Diana is Joan’s daughter.  She has very little memory of the weekend her father died but her relationship with her mother has been deeply troubled ever since and she’s determined to get to the bottom of things.   For her there is a dark shadow over Boskenna and she’s not happy to be back.

Lottie has returned to Boskenna to be near her grandmother as she lies dying.  For her memories there are mostly filled with love and warmth but a tragedy still haunts her own thoughts as she returns to the family home.  Her relationship with her grandmother has always been excellent although not so much with her mother, Diana.  But Lottie also has her own distractions; complications bought about by an ex love and also the problems of a soon to be ex husband.  Complications she’s determined to put to one side whilst she tends to her grandmother but life has a habit of getting in the way.

There are so many secrets bubbling beneath the surface that threaten to come to light.  Yet it is almost a relief when all was revealed.  The Path to the Sea is a bittersweet tale but I throughly enjoyed my time at Boskenna.  If I close my eyes I too can hear the waves crashing and the feint sound of music playing in the past as laughter fills the house, before tragedy struck.  But at the end I was left with a sense of hope and a feeling of joy at having been in the company of these three women.

The Path to the Sea is the perfect summer (or winter) read and I thoroughly recommend it.  I shall definitely be seeking out Liz’s previous titles.  Oh the joy of discovering an author’s backlist!  I can’t wait.

Thank you so much to HQ Stories for my inviting me to be a part of this blog tour.

About the author

Liz Fenwick

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Liz Fenwick was born Massachusetts and after ten international moves she’s back in the United Kingdom with her husband and two mad cats.  She made her first trip to Cornwall in 1989 and bought her home there seven years later.  She’s a bit of a global nomad but her heart forever remains in Cornwall.

 

 

You can follow Liz on Twitter at liz_fenwick

You can follow HQ Stories on Twitter at HQstories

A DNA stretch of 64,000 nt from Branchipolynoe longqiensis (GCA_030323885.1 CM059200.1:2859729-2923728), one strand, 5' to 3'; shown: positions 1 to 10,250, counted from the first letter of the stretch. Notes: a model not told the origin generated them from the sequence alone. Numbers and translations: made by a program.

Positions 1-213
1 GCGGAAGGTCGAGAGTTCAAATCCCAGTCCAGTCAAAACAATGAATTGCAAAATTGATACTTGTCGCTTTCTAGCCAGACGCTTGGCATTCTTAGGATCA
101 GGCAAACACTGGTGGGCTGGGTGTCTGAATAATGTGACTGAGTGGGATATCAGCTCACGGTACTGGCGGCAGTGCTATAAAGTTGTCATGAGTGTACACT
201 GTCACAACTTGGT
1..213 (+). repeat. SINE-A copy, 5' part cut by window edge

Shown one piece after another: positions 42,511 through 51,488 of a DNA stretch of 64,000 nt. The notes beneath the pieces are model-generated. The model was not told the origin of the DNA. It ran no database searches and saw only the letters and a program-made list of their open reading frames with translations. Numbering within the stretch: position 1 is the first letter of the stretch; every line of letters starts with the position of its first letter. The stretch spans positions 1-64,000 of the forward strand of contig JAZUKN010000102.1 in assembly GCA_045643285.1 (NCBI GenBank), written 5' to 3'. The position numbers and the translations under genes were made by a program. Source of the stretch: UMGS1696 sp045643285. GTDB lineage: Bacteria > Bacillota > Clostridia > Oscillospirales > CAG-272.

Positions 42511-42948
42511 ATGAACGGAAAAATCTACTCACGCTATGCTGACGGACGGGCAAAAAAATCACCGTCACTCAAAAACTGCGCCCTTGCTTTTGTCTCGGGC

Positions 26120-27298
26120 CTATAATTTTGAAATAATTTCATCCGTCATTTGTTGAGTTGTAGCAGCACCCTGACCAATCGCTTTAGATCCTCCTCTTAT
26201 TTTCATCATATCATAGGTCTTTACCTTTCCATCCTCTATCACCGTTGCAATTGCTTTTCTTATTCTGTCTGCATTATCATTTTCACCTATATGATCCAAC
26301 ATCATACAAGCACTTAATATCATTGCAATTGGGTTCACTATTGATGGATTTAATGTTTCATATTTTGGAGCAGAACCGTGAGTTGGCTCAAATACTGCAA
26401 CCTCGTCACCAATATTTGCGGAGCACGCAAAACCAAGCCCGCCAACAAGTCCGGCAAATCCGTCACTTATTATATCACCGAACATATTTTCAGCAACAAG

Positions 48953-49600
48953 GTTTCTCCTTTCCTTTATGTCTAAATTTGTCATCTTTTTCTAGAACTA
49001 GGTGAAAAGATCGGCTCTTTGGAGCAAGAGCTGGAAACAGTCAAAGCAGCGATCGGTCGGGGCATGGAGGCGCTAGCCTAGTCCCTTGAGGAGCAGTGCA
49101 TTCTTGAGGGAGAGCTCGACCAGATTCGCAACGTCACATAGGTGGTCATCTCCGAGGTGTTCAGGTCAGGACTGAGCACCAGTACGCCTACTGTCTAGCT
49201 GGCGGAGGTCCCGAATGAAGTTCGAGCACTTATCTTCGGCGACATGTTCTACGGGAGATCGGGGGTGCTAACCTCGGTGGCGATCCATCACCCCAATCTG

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Adult Fiction, Blog Tour, Family Drama, Guest Post

Tell Me Where You Are by Moira Forsyth

Maybe the worst thing hadn’t happened yet. You couldn’t know the awful things lined up in the future, looming.

The last thing Frances wants is a phone call from Alec, the husband who left her for her sister thirteen years ago. But Susan has disappeared, abandoning Alec and her daughter Kate, a surly teenager with an explosive secret. Reluctantly, Frances is drawn into her sister’s turbulent life.

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Today I’m delighted to be hosting the blog tour the latest novel by Moira Forsyth, Tell Me Where You Are, but also sharing a special guest post from the author herself. But first lets chat a little more about Tell Me Where You Are.  

For thirteen years Frances has raised her two boys alone after her husband, Alec left her for her sister.  For Frances, that’s in the past, she’s moved on and has a full life with her two (now grown) boys, her job as a headteacher and a new man.  Old feelings are reawakened though when Alec calls out of the blue to say that Susan, the sister he left her for, has disappeared. Susan has also left behind her daughter, Kate and he asks for Frances to care for her whilst he tries to find out what happened to Susan.

Family life can be complicated and history can weigh heavy for all involved. Susan is almost like a ghost for most of the book.  We catch glimpses of her through the memory of others and she hovers in the background throughout.  Yet there are many skeletons in the closet of this family and Moira draws them out gradually, with a sensitive hand as you progress through the novel.  As the old saying goes ‘you can’t choose your family’ but you can choose whether to have them in your lives and some things are just too hard to forgive.  Aren’t they?

Tell Me Where You Are is a gentle, family saga that proves that family life can be filled with deceit and heartbreak but also filled with love and hope.

About the author

Moira Forsyth

Moira_Forsyth_Tell_Me_Where_You_AreMoira Forsyth grew up in Aberdeen, lived in England for nearly twenty years, and is now in the Highlands. She is the author of four previous novels and many short stories and poems published in anthologies and magazines. Waiting for Lindsay and David’s Sisters, originally published by Sceptre, are now available as e-books from Sandstone Press, which also published The Treacle Well in 2015.

Guest Post from Moira Forsyth

THE BEST JOB FOR A WRITER by Moira Forsyth

The Orkney based writer Duncan Maclean once told me that the best job he’d ever had was as a caretaker. Not much to do and no creative thought required, so plenty of time to think about writing, and indeed to write. My best job was as a Registrar of Births, Deaths and Marriages in a small town. If nobody was born, got married or died, and my minimal paperwork was up to date, I had nothing to do. I wrote a whole novel in the fifteen months I was in that job.

Now I’m an editor, a job many people might imagine is ideal for a writer. Lots of
practice in editing – my own work must be perfect!

I’ve certainly learned a huge amount about writing through editing. I’m much harder on myself as I redraft, refine and polish. Editing is crucial: the best novels are as tight as a good short story – not a word wasted or superfluous.

As a creative writing tutor, as fiction editor for a literary magazine, and since 2002 as
Editorial Director of Sandstone Press, I’ve been assessing, supporting and editing other writers’ work for nearly twenty-five years. It’s only since Sandstone became established and recognised as a literary publisher that I’ve been doing this almost full time, without another ‘day job’ too. The focus of my working life is other people’s writing.